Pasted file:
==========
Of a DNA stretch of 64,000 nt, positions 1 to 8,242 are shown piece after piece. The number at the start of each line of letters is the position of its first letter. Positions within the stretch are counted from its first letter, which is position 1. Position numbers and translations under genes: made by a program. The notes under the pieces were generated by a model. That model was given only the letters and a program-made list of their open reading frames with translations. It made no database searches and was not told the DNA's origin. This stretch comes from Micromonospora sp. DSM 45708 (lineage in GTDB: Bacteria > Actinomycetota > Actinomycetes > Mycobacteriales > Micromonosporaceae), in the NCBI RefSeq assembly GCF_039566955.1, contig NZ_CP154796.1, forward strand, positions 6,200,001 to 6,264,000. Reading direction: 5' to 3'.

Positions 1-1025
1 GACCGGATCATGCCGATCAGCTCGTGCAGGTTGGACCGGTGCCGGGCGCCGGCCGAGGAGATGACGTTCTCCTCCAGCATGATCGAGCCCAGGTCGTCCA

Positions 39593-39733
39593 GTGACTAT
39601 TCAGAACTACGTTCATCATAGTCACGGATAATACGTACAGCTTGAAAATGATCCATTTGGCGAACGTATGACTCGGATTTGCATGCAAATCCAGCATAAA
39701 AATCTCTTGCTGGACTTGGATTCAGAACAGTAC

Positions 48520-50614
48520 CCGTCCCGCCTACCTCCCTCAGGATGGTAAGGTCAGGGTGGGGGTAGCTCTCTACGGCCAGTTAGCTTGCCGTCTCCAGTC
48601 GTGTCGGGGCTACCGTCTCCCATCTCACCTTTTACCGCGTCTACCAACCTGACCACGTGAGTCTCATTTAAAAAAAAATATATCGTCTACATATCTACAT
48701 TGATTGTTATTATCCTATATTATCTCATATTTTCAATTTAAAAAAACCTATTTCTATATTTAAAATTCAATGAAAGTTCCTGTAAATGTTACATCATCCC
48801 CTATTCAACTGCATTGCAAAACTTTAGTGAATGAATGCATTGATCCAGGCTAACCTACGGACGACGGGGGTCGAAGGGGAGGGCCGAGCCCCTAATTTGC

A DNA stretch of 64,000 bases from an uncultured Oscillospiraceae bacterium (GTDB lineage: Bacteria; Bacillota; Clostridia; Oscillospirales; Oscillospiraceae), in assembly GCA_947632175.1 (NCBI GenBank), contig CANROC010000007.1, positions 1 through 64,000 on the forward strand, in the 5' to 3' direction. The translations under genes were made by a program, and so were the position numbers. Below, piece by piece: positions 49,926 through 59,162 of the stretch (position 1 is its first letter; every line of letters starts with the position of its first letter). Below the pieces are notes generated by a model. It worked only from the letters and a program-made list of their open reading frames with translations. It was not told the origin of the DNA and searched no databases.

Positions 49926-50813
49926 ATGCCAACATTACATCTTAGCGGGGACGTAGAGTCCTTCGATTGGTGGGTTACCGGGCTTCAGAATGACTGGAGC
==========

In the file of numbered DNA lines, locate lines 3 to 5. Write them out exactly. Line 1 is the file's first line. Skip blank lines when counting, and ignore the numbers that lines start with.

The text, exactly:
1 GACCGGATCATGCCGATCAGCTCGTGCAGGTTGGACCGGTGCCGGGCGCCGGCCGAGGAGATGACGTTCTCCTCCAGCATGATCGAGCCCAGGTCGTCCA

Positions 39593-39733
39593 GTGACTAT